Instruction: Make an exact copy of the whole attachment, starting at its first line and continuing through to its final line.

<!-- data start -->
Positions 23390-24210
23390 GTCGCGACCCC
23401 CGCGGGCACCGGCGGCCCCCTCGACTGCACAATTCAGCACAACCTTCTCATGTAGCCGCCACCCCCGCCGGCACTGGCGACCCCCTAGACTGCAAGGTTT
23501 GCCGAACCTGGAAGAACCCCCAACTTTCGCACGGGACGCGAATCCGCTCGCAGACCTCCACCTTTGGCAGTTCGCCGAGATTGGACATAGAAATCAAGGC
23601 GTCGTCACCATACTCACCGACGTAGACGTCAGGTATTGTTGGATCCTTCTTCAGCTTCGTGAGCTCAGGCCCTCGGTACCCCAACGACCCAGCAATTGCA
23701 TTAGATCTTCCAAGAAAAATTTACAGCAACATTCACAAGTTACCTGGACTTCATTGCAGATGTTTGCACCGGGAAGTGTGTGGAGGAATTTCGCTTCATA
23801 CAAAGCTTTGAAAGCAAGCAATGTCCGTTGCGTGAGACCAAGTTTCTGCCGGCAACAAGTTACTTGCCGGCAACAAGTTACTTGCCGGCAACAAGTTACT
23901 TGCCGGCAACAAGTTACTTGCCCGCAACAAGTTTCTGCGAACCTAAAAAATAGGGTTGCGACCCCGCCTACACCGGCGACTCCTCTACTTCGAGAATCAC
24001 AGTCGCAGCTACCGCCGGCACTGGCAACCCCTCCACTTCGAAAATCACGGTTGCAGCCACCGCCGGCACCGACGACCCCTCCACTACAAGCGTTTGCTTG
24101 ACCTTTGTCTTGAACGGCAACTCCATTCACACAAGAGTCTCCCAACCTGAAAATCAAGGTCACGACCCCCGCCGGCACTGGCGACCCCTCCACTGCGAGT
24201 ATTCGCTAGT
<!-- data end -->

Positions 23390-24210
23390 GTCGCGACCCC
23401 CGCGGGCACCGGCGGCCCCCTCGACTGCACAATTCAGCACAACCTTCTCATGTAGCCGCCACCCCCGCCGGCACTGGCGACCCCCTAGACTGCAAGGTTT
23501 GCCGAACCTGGAAGAACCCCCAACTTTCGCACGGGACGCGAATCCGCTCGCAGACCTCCACCTTTGGCAGTTCGCCGAGATTGGACATAGAAATCAAGGC
23601 GTCGTCACCATACTCACCGACGTAGACGTCAGGTATTGTTGGATCCTTCTTCAGCTTCGTGAGCTCAGGCCCTCGGTACCCCAACGACCCAGCAATTGCA
23701 TTAGATCTTCCAAGAAAAATTTACAGCAACATTCACAAGTTACCTGGACTTCATTGCAGATGTTTGCACCGGGAAGTGTGTGGAGGAATTTCGCTTCATA
23801 CAAAGCTTTGAAAGCAAGCAATGTCCGTTGCGTGAGACCAAGTTTCTGCCGGCAACAAGTTACTTGCCGGCAACAAGTTACTTGCCGGCAACAAGTTACT
23901 TGCCGGCAACAAGTTACTTGCCCGCAACAAGTTTCTGCGAACCTAAAAAATAGGGTTGCGACCCCGCCTACACCGGCGACTCCTCTACTTCGAGAATCAC
24001 AGTCGCAGCTACCGCCGGCACTGGCAACCCCTCCACTTCGAAAATCACGGTTGCAGCCACCGCCGGCACCGACGACCCCTCCACTACAAGCGTTTGCTTG
24101 ACCTTTGTCTTGAACGGCAACTCCATTCACACAAGAGTCTCCCAACCTGAAAATCAAGGTCACGACCCCCGCCGGCACTGGCGACCCCTCCACTGCGAGT
24201 ATTCGCTAGT